FOR IMMEDIATE RELEASE
August 15, 2019
Contact: Caleb Siem, Program Specialist
National Rural Health Resource Center
(218) 216-7043 | firstname.lastname@example.org
The National Rural Health Resource Center Releases A Rural Guide to Improving COPD Care
The National Rural Health Resource Center is pleased to announce the release of a guide to support rural patients with Chronic Obstructive Pulmonary Disease (COPD). In response to the National COPD Action Plan, this guide will increase awareness about the potential community and patient benefits of implementing pulmonary rehabilitation services for rural Americans. Targeted to critical access hospitals, provider-based rural health clinics, and State Offices of Rural Health, this guide was supported by the Federal Office of Rural Health Policy.
This guide provides information about COPD and clarity around best practices of care management for those with COPD in rural communities. The objective of the guide is to help rural hospital leadership develop a thorough understanding of COPD services in rural areas. The guide covers the clinical diagnosis and treatment of COPD including treatment options available and new developments in technology that are useful to rural populations and this disease.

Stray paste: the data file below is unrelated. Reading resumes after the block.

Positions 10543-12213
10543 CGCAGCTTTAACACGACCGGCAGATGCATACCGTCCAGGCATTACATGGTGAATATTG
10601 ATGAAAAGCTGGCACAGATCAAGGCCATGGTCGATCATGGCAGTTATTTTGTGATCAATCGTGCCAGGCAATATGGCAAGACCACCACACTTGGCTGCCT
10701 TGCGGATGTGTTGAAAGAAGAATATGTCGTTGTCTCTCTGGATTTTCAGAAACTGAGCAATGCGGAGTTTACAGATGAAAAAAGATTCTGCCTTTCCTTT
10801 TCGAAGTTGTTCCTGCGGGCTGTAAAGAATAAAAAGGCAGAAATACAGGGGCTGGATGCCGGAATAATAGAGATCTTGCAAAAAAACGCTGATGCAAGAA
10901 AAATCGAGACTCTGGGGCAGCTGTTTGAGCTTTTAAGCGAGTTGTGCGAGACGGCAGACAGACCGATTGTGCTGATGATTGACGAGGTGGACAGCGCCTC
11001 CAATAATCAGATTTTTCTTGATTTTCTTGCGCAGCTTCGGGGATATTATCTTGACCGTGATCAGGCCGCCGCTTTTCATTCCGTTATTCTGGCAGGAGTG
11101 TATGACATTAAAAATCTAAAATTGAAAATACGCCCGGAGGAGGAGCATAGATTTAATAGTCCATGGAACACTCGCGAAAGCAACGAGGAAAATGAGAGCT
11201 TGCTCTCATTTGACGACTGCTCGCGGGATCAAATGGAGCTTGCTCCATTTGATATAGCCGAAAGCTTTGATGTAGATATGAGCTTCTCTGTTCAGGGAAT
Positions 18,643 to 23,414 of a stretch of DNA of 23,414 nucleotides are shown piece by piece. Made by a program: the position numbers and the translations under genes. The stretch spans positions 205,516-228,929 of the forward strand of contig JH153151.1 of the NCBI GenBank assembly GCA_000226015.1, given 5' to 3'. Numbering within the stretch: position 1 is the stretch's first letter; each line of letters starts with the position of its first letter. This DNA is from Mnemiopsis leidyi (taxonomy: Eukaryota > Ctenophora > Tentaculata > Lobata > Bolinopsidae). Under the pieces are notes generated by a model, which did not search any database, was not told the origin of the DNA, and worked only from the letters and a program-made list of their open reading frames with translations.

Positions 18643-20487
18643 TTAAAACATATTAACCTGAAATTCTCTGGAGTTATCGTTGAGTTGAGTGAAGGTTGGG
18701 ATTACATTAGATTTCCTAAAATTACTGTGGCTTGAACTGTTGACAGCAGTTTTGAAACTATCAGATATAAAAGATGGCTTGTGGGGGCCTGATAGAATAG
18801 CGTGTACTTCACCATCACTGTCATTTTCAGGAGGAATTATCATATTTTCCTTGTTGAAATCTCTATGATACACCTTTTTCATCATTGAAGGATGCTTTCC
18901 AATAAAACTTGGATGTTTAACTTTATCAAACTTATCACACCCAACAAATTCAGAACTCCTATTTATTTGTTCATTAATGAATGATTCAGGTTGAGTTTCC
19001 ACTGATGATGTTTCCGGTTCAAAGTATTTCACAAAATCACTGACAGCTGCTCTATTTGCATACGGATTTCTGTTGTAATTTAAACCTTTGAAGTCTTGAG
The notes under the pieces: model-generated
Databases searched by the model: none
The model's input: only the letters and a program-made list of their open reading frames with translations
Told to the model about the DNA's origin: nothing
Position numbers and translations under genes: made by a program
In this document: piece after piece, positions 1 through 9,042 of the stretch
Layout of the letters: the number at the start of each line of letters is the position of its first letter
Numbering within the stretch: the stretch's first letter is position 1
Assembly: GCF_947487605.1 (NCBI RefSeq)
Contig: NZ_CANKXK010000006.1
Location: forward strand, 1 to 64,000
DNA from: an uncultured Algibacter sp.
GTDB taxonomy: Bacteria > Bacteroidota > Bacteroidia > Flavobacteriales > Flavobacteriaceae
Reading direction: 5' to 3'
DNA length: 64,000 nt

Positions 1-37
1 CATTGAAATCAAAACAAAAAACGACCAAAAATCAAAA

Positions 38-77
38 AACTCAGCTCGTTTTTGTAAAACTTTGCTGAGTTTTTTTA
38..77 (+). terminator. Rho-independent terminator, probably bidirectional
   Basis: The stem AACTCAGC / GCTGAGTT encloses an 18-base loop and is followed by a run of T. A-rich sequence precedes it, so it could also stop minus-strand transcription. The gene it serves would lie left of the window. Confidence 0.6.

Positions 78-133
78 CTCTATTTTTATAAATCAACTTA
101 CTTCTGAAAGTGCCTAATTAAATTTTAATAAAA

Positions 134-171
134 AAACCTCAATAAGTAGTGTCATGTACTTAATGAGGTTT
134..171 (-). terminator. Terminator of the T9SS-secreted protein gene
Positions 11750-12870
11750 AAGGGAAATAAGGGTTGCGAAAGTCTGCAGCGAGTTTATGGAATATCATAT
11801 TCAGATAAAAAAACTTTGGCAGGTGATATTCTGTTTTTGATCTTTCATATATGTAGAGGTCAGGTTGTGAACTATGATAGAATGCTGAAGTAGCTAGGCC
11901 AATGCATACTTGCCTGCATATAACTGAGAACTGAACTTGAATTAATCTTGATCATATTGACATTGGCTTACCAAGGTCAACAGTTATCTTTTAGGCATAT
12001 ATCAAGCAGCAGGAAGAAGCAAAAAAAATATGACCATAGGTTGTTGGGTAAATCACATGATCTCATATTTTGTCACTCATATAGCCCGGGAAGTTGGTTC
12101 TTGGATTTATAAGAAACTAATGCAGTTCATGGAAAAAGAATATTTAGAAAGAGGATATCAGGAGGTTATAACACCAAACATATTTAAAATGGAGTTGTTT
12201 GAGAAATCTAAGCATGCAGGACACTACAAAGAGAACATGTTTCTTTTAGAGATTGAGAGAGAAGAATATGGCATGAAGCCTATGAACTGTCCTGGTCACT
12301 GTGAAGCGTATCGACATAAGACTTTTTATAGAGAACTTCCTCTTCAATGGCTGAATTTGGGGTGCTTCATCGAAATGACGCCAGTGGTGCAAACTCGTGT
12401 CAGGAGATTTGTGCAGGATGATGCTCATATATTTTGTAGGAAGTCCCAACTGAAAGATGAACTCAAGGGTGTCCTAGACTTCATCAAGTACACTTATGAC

Rural hospitals and clinics should use this guide to identify areas for improvement with their diagnosis, treatment, and long-term care of COPD patients in their communities. State Offices of Rural Health (SORH) partners may also benefit from this guide as it assists them in asking the right questions when meeting with clinic and hospital leadership.
The National Rural Health Resource Center (The Center) contracted with Stroudwater Associates on this project. This project is/was supported by the Health Resources and Services Administration (HRSA) of the U.S. Department of Health and Human Services (HHS) under grant number UB1RH24206, Information Services to Rural Hospital Flexibility Program Grantees, $1,100,000 (0% financed with nongovernmental sources). This information or content and conclusions are those of the author and should not be construed as the official position or policy of, nor should any endorsements be inferred by HRSA, HHS or the U.S. Government.